Rasselas, Prince of Abyssinia

Read by Martin Geeson

(4.2 stars; 54 reviews)

In this enchanting fable (subtitled The Choice of Life), Rasselas and his retinue burrow their way out of the totalitarian paradise of the Happy Valley in search of that triad of eighteenth-century aspiration - life, liberty and happiness.

According to that quirky authority, James Boswell, Johnson penned his only work of prose fiction in a handful of days to cover the cost of his mother's funeral. The stylistic elegance of the book and its wide-ranging philosophical concerns give no hint of haste or superficiality.

Among other still burning issues Johnson's characters pursue questions of education, colonialism, the nature of the soul and even climate alteration.
Johnson's profoundest concern, however, is with the alternating attractions of solitude and social participation, seen not only as the ultimate life-choice but as the arena in which are played out the deepest fears of the individual: "Of the uncertainties of our present state, the most dreadful and alarming is the uncertain continuance of Reason.” (Summary by Martin Geeson) (5 hr 30 min)


01 - Chapters I-IV 29:55 Read by Martin Geeson
02 - Chapters V-VII 17:45 Read by Martin Geeson
03 - Chapters VIII, IX 16:51 Read by Martin Geeson
04 - Chapters X-XII 29:34 Read by Martin Geeson
05 - Chapters XIII-XVI 22:58 Read by Martin Geeson
06 - Chapters XVII-XX 18:35 Read by Martin Geeson
07 - Chapters XXI, XXII 14:39 Read by Martin Geeson
08 - Chapters XXIII-XXVI 19:14 Read by Martin Geeson
09 - Chapters XXVII, XXVIII 13:32 Read by Martin Geeson
10 - Chapters XXIX, XXX 17:25 Read by Martin Geeson
11 - Chapters XXXI-XXXIII 12:15 Read by Martin Geeson
12 - Chapters XXXIV-XXXVII 23:50 Read by Martin Geeson
13 - Chapters XXXVIII, XXXIX 24:34 Read by Martin Geeson
14 - Chapters XL-XLIII 16:46 Read by Martin Geeson
15 - Chapters XLIV, XLV 15:16 Read by Martin Geeson
16 - Chapters XLVI, XLVII 23:52 Read by Martin Geeson
17 - Chapters XLVIII, XLIX 13:42 Read by Martin Geeson


(5 stars)

Don't give up M. Gesson. You are an amazing reader and I have read many things of yours. You are one of my favourite.

Sincerely, folks: "It's difficult to criticize the work of a volunteer, but..."

(0 stars)

Many thanks, Parsnip, for your courteous comments. If you link to cmih's earlier reviews you'll find him/her an interestingly constituted character. First there's the fulsome praise for the "generosity" of the volunteers; then comes the mean-spirited denunciation of a named individual, with the evident intention to stamp out further participation by that person. I almost prefer straightforwardly destructive reviewers to someone who pretends to be struggling against their natural sense of fairness and decency. I feel tempted, on the same basis, to apologise to cmih for the nausea induced by my voice! After a very productive first year reading for Librivox, I have found my confidence failing as I try more difficult and challenging material. I record far less and have long fallow periods. When I find glib or sneering people going out of their way to advertise to others how unpleasing, affected or unsuitable they find my voice, I feel like giving up altogether.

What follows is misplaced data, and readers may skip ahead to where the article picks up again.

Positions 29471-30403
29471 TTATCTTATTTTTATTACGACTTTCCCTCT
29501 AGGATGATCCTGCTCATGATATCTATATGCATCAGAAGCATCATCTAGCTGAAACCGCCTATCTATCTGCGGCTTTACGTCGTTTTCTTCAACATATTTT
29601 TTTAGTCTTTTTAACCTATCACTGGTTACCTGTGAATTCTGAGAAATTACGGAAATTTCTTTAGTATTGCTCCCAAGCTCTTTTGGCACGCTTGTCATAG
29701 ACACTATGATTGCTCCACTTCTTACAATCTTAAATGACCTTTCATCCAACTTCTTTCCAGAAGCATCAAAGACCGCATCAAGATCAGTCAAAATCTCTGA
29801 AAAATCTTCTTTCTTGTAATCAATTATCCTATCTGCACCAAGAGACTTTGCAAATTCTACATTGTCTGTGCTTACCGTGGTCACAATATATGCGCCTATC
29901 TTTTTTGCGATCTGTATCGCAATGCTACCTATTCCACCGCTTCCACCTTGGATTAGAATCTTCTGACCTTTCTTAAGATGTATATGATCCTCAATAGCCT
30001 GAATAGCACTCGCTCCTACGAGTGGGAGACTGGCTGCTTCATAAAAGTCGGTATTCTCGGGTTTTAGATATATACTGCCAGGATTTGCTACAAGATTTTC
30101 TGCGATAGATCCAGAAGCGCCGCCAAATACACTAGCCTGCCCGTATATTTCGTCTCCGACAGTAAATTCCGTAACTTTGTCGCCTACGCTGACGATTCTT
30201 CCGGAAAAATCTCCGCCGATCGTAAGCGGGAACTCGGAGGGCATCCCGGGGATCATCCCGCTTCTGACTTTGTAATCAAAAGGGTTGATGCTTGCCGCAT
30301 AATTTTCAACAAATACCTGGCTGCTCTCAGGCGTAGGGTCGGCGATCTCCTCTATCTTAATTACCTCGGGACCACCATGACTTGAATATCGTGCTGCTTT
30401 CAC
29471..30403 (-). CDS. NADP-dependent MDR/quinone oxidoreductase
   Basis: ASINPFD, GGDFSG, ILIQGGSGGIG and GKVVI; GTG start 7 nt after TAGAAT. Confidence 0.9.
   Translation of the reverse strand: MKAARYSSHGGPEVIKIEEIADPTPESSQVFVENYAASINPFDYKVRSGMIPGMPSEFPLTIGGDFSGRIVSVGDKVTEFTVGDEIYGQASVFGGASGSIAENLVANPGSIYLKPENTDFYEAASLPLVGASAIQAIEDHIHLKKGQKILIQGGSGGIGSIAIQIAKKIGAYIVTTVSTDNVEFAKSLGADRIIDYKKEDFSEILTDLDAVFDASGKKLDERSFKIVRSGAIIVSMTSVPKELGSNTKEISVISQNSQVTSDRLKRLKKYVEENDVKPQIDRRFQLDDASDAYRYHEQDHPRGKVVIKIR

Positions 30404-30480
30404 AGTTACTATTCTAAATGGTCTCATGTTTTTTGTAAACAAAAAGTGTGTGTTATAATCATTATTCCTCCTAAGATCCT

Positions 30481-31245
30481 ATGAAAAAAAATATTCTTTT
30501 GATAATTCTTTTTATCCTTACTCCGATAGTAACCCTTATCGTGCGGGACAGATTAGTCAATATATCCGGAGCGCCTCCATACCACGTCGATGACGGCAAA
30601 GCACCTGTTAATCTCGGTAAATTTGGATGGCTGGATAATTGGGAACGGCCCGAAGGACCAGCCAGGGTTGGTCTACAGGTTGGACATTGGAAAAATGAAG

That would be a shame... (Updated)

(4 stars)

I found M Geeson's voice excellent, as I indicated in my review of Zastrozzi. I actually hated the book, but the reader did a wonderful job. I am partial to mysteries and sci-fi so if you would read some of those... :-) I think I'll download this book even tho it's not my genre, and give it a listen. Will post updated review when I am done. Update - Yep, this book is definitely not my genre. It was an okay book as far as the story line goes, but it did not draw me in because the story wasn't light enough. It addresses some deep philosophical issues such as what is happiness, and how does logic affect grief. The reader was fine, and the quality of the recordings was excellent, so if you like philosophy wrapped in a bit of a story, you may like this one. Story = 3 Reader = 5 Overall Rating = 4

(4.5 stars)

This was an enjoyable book to listen to. It runs deep and is thought provoking. It's sort of like a dream in the way life is sort of like a dream. I liked also how people came into their lives to answer the questions at hand or at least to lead to the next question. Thank you for another great selection and great reading Martin.

Martin Geeson has a great voice. 100% Proper.

(5 stars)

The book is good and filled with food for thought. Here's a quote from the book: All that Virtue can afford is quietness of conscience and the prospect of a happier state. This may enable us to endure calamity with patience; but remember patience must suppose pain. -Nekaya Rasselas Prince of Abyssnia by Samuel Johnson

A matter of taste

(4 stars)

We each have our personal taste, but if you look at the many reviews of Martin Geeson's recordings, you will see that many, many people have the very highest regard for his work. I can only assume that the reviewer is American, if he cannot differentiate between a well-spoken Englishman and a "grossly exaggerated British accent".


(4 stars)

Martin Geeson's well written plot summary hooked me into listening to a book that seemed like a dusty artefact at best. Not so! Well worth a listen. Martin Geeson is one of the readers who delivers professional level solo readings on Librivox.

The strangest, pointless story ever

(3 stars)

I somehow made it to the end of this although I fell asleep many times. There were a few interesting parts but mostly I didn't see the point.